*It’s been eight months since Kevon Gulley walked out of Kern Valley State Prison after serving 80% of an eight-year sentence for fraud and receiving stolen property.

Having spent the majority of his in life in and out of one system or another, at 34, a former foster child with two strikes and Compton native, Kevon has no plans on going back anytime soon.

In February 2009, just over a year before his release, Kevon put a plan in motion to ensure that when he was released this time, he wouldn’t be coming back.  

It wasn’t easy, but with the assistance of his fellow block mates, who passed Kevon their writing paper in return for his magazines and the chance to read what he was writing, it took Kevon just 93 days to complete the first installment in his new gritty urban series about life on the streets of Los Angeles.

In Just Like Compton, Kevon Gulley is trying to write his way out of becoming another California statistic.

A fictional novel where the names have been changed to protect the guilty, Just Like Compton has the grit of Monster Cody’s Monster, the intrigue and mystery of a James Patterson novel, complete with the kind of sex scenes that rival acclaimed author Zane.

Just Like Compton gives readers a strikingly real portrayal of gang life in Los Angeles.  Nothing is off limits or too graphic when it comes to telling it like it is for this first time author who admits that for his first novel he drew a lot from his personal life.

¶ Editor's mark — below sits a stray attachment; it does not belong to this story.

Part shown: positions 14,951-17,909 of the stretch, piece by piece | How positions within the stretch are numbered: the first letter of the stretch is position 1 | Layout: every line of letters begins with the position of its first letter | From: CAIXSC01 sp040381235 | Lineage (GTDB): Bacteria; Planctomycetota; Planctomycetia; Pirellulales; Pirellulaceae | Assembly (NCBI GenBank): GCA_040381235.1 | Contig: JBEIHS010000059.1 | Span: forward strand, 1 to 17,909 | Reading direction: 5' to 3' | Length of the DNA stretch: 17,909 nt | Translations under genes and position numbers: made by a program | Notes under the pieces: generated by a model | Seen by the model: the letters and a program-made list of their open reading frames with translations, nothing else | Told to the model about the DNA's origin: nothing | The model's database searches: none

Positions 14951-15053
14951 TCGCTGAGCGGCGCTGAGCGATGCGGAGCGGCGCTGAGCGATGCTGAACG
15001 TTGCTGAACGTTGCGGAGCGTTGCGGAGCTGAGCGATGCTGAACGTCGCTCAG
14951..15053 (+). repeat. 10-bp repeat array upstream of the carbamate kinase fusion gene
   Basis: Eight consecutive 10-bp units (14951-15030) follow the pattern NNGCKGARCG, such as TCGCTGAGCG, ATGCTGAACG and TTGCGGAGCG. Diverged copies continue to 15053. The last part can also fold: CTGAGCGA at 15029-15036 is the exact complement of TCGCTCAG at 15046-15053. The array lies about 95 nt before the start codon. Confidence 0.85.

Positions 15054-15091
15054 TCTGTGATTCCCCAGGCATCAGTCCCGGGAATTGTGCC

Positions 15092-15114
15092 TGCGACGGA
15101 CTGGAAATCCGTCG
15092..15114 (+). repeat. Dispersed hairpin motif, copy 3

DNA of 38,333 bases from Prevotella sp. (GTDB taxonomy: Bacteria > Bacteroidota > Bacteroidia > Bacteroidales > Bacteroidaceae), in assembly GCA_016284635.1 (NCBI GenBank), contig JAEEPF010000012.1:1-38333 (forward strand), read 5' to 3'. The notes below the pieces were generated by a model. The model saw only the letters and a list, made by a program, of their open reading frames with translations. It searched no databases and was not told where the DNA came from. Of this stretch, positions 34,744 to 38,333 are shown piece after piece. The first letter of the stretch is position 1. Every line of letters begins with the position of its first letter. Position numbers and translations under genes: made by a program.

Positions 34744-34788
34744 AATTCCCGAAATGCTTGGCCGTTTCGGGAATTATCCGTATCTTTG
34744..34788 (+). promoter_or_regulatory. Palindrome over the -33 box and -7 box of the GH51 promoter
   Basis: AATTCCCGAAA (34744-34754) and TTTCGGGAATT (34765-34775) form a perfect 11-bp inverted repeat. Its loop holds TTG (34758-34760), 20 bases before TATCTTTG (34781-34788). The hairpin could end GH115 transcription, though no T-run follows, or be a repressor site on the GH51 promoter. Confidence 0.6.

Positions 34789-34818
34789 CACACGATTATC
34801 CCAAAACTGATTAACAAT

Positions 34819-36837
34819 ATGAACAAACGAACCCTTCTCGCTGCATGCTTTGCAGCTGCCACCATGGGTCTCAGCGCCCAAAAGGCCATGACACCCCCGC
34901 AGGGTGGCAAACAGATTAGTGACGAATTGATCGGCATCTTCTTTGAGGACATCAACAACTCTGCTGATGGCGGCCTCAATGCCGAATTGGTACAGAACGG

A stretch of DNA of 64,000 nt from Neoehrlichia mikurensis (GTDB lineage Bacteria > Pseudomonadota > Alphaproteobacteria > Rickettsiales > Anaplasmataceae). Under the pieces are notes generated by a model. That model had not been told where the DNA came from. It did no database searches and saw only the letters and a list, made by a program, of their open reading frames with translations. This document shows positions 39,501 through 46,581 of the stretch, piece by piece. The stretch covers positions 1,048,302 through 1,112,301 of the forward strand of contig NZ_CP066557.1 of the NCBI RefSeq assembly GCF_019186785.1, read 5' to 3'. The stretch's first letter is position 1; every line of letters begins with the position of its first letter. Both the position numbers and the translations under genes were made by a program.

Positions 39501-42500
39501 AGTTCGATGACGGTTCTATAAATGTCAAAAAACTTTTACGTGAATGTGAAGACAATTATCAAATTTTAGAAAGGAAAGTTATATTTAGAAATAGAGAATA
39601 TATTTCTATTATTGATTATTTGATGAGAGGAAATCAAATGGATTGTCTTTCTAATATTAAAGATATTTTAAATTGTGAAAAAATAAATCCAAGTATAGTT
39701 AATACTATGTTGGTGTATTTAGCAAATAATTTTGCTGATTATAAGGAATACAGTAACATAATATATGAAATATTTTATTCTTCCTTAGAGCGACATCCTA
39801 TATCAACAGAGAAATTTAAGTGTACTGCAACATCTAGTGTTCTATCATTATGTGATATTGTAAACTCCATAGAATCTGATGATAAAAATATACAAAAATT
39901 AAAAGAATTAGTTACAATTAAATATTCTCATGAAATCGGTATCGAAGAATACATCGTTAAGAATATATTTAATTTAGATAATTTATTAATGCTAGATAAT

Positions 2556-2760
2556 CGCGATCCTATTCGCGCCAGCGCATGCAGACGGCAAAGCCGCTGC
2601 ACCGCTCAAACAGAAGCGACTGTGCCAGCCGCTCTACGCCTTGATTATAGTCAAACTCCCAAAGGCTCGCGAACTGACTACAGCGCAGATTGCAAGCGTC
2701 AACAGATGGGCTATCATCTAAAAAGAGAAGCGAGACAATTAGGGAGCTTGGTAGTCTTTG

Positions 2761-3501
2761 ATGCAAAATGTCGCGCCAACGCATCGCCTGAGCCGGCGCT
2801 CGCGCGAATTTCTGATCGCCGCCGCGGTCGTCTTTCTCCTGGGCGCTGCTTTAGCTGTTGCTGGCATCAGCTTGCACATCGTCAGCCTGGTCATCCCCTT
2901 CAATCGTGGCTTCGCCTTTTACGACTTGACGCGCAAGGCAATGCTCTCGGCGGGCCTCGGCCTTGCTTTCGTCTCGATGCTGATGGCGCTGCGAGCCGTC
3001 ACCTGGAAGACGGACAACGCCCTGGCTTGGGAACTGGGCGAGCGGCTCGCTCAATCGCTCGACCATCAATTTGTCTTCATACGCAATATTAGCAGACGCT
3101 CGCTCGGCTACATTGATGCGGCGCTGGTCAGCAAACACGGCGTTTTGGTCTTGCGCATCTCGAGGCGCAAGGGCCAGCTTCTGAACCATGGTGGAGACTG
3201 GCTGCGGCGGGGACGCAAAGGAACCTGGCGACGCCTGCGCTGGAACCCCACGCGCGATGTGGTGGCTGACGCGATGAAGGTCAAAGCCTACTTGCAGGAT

For those who have ever wondered about what goes on in the head in those who bang or what it’s like to do time in a California prison as a Black man today, Just Like Compton does an incredible job of breaking down the inexplicable violence, revenge, betrayal, racism, drugs, love and loyalty to a color, neighborhood block, and gang family that many have a hard time understanding.  Just Like Compton is the perfect blend of real life-straight up with no chaser complete with baby mama drama, a chick on the side drama, hood drama, and the drama behind the walls.

Being recognized as an up and coming author is new for Kevon Gulley, who admits that he has rejection issues after being left to fend for himself at the young age of 10 in Watts’ Imperial Courts while his parents were addicted to heroin.  

The middle of three children, Kevon was left alone for almost three months after his brother and sister were taken by their relatives to be cared for. With only a neighbor, Mrs. Biddle, to care for him the best she could when she could, it wasn’t until his grandmother found out about his situation and came and got him and moved him in with her in Compton that he finally felt like he was wanted. But that feeling soon faded when his grandmother passed away and he became a ward of the State of California was placed in numerous group homes and foster homes until he was finally emancipated.